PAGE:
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Homework answers / question archive / Organizational culture (Connect, Perform) Culture makes organizations feel different from one another

Organizational culture (Connect, Perform) Culture makes organizations feel different from one another

Management

Organizational culture (Connect, Perform)

Culture makes organizations feel different from one another. Different companies, even companies in the same industry, just do things differently. You can experience this for yourself by going to two local supermarkets—one a part of a large chain and the other locally owned. Look around you. Does someone offer to help you when you walk in the door? Do the employees seem happier at one location compared to the other? Do people wear uniforms at one place but not at the other? All of these things can give you clues about the company’s culture.

In the following diagram, identify the levels of corporate culture.

  

A.Surface level  

 

 

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1 / 1

B.Unconscious assumptions and beliefs  

 

 

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0 / 1

C.Expressed values and beliefs  

 

 

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0 / 1

(Source: Image adapted from Chuck Williams. (n.d.). Management (7th ed.). Mason, OH: South-Western Cengage Learning, 2013: 107)

Close Explanation

Explanation:

An organization’s culture is largely invisible. There is no way of walking into a company and immediately saying, “This company is committed to helping employees grow and develop.” But people who look carefully can see and hear signs of an organization’s culture everywhere. For example, employee uniforms and managers encouraging employees to find ways to stock shelves faster are signs of a supermarket chain that has a culture based on the assumption “Efficiency is the way to succeed.” A mom-and-pop store where the underlying assumption is “Our employees and customers are our family” would have very different artifacts.

  

Managers work in an internal environment, which includesculture  

 .

 

Points:

1 / 1

Close Explanation

Explanation:

The internal environment of the organization consists of the company’s management, employees, and culture. Competitors and suppliers are parts of the company’s specific environment.

Match the following examples to the element of culture that they represent.

Example

Element of Culture

At a local university, students talk about being able to retake an exam three times as a way of showing how committed the school is to helping them learn. Story  
 
At Aplia, Post-It® notes are used to create “idea boards” or “wallstorms,” which reflect the value Aplia places on brainstorming and creativity. Slogan  
 
Despite the fact that he is now retired, Costco employees still talk about how Jim Sinegal lives his principles of corporate responsibility. Not only did he spearhead Costco’s purchase of Rwandan coffee, he is now sponsoring a school where Rwandan women can learn how to run their own businesses. Hero  
 

Points:

0.67 / 1

Close Explanation

Explanation:

Example

Element of Culture

Explanation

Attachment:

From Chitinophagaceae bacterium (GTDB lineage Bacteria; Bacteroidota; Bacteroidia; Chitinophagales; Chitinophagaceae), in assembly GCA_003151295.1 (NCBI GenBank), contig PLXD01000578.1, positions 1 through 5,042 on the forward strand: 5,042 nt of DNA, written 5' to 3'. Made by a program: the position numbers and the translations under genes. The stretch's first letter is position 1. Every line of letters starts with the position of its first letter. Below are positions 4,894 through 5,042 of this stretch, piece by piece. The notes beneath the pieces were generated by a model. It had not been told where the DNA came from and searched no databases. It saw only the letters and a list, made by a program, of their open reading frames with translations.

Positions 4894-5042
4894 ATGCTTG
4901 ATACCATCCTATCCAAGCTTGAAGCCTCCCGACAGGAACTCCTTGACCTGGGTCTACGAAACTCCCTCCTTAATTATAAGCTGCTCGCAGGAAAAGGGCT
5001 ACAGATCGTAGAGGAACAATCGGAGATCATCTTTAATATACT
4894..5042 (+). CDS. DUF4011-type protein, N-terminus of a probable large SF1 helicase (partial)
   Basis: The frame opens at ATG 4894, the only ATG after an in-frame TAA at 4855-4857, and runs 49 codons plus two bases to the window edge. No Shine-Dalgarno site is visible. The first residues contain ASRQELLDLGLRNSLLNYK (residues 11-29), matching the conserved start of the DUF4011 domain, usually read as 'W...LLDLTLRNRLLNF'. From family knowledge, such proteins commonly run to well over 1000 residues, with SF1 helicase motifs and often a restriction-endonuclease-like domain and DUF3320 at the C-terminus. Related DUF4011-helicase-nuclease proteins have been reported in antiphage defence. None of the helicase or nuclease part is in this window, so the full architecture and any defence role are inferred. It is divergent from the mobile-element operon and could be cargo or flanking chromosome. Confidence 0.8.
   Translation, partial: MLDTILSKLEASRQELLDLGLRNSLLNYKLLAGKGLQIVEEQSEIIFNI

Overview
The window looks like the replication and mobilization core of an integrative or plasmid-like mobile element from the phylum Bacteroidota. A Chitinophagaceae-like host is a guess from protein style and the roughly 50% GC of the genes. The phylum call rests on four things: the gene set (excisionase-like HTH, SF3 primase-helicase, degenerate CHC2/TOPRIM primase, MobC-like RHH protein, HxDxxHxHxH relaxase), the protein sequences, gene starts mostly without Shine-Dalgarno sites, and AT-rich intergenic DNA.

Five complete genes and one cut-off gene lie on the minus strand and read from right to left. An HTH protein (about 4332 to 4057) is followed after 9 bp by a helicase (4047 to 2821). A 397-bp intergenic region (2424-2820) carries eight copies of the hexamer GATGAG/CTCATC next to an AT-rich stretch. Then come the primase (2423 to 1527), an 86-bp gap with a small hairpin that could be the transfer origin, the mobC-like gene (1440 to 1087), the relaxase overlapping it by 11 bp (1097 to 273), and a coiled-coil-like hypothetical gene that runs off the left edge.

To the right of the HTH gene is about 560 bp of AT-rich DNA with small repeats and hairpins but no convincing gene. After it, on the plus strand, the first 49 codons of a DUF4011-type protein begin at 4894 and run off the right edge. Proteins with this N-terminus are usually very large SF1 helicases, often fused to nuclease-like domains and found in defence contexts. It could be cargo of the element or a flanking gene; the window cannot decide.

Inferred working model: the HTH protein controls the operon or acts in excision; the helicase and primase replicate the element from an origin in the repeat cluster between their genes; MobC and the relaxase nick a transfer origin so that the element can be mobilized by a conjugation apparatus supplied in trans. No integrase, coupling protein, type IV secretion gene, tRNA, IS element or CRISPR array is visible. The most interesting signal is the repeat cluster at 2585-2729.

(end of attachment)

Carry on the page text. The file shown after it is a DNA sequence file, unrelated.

At a local university, students talk about being able to retake an exam three times as a way of showing how committed the school is to helping them learn. Story When people share tales about things that have been done in the past, they are telling stories, such as the tale about students being able to retake an exam three times. These stories capture the essence of the firm’s vision and values by showing how people have lived them.
At Aplia, Post-It® notes are used to create “idea boards” or “wallstorms,” which reflect the value Aplia places on brainstorming and creativity. Artifact Artifacts such as Post-It® notes are the physical objects that represent an aspect of an organization’s culture.
Despite the fact that he is now retired, Costco employees still talk about how Jim Sinegal lives his principles of corporate responsibility. Not only did he spearhead Costco’s purchase of Rwandan coffee, he is now sponsoring a school where Rwandan women can learn how to run their own businesses. Hero When people hold others up as role models, they are using heroes such as Sinegal to embody an organization’s values. Heroes can be real or mythical, and their actions show others what is expected of them.

Source: N., S. (May 2, 2012.). Costco in the mist: Jim Sinegal on investing in Rwanda. The Motley Fool, April 12. Retrieved from http://beta.fool.com/hukgon/2012/04/04/costco-boeing-starbucks-sinegal-investing-rwanda/3341/

A company’s culture is also evident in its slogans and ceremonies. Slogans are sayings that capsulize key attitudes in a single phrase. For example, the slogans “Grasp the forces driving the change,” or “Wisdom. Applied.” are not just for advertising—they also tell employees what is expected of them in the organization. Ceremonies are ritualized activities that underscore what is important in an organization by giving it formal recognition. For example, around 4:00 PM on Friday afternoons, foam darts fly around the office at Aplia. This ceremony celebrates the spirit of play that is just as important as work in the Aplia culture.

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